Views: 1330 PapersWeLove
How To Read a Scholarly Journal Article
 
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Recognize the structure of scholarly articles in order to use them most effectively in your research projects. With Tim Lockman, Kishwaukee College librarian.
Finding online sources for your research paper
 
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This video explains how to use google scholar to find research papers to use as the background of your experiment and as sources in your paper. Table of Contents: 00:08 - Types of sources 01:45 - Google Scholar 03:10 - Dowloading PDFs 04:10 - Using reference lists 05:25 - Using the "cited by" link 06:20 - Refining your search terms and using operators 07:50 - Using Wikipedia 08:55 - Using Science Daily
Views: 120560 Steve Kirk
Women in Academic Science: A Changing Landscape
 
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The authors of a comprehensive analysis of women in academic science (published in November 2014 in the journal Psychological Science in the Public Interest) talk about their study, highlighting key findings and especially, what has changed in the last 15 years for women in the math-based fields of math, computer science, engineering, economics, and physics, and the non-math-based fields of biology, psychology, and social sciences.
Views: 2697 womeninscience1
Finding Articles in Academic Databases
 
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Hey there Bruins! Ready to get the most out of your article search? This tutorial will help you successfully navigate search filters, construct the effective searches, and download full texts of your articles! Visit our website for more research and writing tips from your friends at WI+RE: https://uclalibrary.github.io/research-tips/ Visit our website for more research and writing tips from your friends at WI+RE: https://uclalibrary.github.io/research-tips/
Views: 2034 UCLA Library
How to Write the Academic Critique Assignment--Critique of Academic Journal Article
 
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Review of a model APA paper for the critique and presentation assignment of PSYC 334, Summer 2014.
Views: 101119 David Taylor
Joe Rogan Experience #1191 - Peter Boghossian & James Lindsay
 
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Peter Boghossian is a philosophy instructor, activist, author, speaker, and atheism advocate. He is a full-time faculty member at Portland State University. James Lindsay has a Ph.D. in mathematics and a background in physics and is also the author of three books.
Views: 1379390 PowerfulJRE
How to Access Research Articles for Free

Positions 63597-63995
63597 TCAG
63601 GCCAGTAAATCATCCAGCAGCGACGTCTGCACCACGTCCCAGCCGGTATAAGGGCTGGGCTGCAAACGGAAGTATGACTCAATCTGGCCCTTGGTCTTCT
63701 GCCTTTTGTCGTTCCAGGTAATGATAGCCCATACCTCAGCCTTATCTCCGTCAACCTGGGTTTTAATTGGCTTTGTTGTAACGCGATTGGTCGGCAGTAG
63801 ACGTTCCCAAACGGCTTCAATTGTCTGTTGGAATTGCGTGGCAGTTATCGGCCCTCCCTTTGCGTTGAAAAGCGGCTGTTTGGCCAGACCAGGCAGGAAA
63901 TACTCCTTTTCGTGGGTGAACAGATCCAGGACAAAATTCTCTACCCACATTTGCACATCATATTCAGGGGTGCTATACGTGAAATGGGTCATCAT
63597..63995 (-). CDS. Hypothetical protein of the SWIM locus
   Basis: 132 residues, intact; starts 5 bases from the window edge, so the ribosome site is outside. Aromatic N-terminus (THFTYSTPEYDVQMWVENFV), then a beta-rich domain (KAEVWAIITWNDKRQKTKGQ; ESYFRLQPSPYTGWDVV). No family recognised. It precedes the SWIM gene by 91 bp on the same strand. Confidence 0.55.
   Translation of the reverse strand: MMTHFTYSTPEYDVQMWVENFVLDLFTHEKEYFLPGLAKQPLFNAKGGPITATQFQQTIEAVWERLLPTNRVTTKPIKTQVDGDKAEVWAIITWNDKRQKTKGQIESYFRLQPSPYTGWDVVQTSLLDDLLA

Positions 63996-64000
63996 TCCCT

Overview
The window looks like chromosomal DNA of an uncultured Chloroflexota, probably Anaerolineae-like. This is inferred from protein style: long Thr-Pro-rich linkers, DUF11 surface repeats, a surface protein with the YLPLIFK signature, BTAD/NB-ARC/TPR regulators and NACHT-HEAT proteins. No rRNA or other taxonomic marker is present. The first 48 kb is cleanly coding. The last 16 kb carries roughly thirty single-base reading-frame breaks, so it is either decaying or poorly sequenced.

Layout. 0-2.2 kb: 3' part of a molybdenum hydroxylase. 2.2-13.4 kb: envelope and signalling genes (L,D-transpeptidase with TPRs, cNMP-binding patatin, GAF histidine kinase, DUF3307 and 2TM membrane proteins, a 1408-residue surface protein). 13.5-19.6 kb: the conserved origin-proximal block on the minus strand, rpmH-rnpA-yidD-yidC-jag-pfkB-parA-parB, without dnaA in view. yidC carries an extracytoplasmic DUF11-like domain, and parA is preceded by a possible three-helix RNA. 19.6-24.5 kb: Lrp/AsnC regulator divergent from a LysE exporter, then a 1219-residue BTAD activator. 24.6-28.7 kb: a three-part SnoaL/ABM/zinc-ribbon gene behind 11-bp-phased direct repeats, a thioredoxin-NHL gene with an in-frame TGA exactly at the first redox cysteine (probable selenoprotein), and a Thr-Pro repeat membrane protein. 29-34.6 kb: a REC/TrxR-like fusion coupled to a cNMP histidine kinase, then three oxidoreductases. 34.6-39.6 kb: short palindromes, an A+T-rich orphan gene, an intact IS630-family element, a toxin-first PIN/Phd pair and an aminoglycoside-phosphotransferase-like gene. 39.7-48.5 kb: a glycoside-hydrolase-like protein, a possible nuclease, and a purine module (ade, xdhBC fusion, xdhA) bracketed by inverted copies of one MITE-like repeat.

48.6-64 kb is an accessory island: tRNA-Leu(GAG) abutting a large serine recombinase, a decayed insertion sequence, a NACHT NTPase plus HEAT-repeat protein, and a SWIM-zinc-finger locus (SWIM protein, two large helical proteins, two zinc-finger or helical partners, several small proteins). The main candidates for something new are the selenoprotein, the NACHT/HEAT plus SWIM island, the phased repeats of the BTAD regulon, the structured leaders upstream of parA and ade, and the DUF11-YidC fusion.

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The “Robin Hood of Science” continues to provide 60+ million scientific papers to anyone in the world for free at https://sci-hub.tw Subscribe to Dr. Greger’s free nutrition newsletter and get the Evidence-Based Eating Guide: A Healthy Living Resource from Dr. Greger and NutritionFacts.org. Sign up at https://www.nutritionfacts.org/healthkit. Sci-hub.io was shut down since I recorded this, but the site can currently be reached at https://sci-hub.tw/ and five other domains. Should that one get yanked too (can always see the updated active link list on the Sci-Hub Wikipedia page(https://en.wikipedia.org/wiki/Sci-Hub)). Links provided for educational purposes only—literally! But wait, isn’t illegal to download “pirated” papers? I explore the controversy in the thrilling conclusion of this two-part video series in Sci-Hub Opens Up a World of Knowledge (http://nutritionfacts.org/video/Sci-Hub-Opens-Up-a-World-of-Knowledge) up next. My research into Sci-Hub came from a whole webinar I did on research techniques, which was captured into an online Continuing Medical Education course through the American College of Lifestyle Medicine. Check it out at How to be an Evidence-based Lifestyle Medicine Practitioner (https://www.lifestylemed.education/Course/view/624278). I’m hoping to have a whole series of courses coming soon—stay tuned! Have a question about this video? Leave it in the comment section at http://nutritionfacts.org/video/how-to-access-research-articles-for-free and someone on the NutritionFacts.org team will try to answer it. Want to get a list of links to all the scientific sources used in this video? Click on Sources Cited at http://nutritionfacts.org/video/how-to-access-research-articles-for-free. You’ll also find a transcript and acknowledgments for the video, my blog and speaking tour schedule, and an easy way to search (by translated language even) through our videos spanning more than 2,000 health topics. If you’d rather watch these videos on YouTube, subscribe to my YouTube Channel here: https://www.youtube.com/subscription_center?add_user=nutritionfactsorg Thanks for watching. I hope you’ll join in the evidence-based nutrition revolution! -Michael Greger, MD FACLM Captions for this video are available in several languages. To find yours, click on the settings wheel on the lower-right of the video and then "Subtitles/CC." To view the subtitles in transcript format, click on the ellipsis button below the video, choose "Open transcript", and select the language you'd like to view them in. http://www.NutritionFacts.org • Subscribe: http://www.NutritionFacts.org/subscribe • Donate: http://www.NutritionFacts.org/donate • HOW NOT TO DIE: http://nutritionfacts.org/book • Facebook: http://www.facebook.com/NutritionFacts.org • Twitter: http://www.twitter.com/nutrition_facts • Instagram: http://instagram.com/nutrition_facts_org/ • Podcast : http://nutritionfacts.org/audio/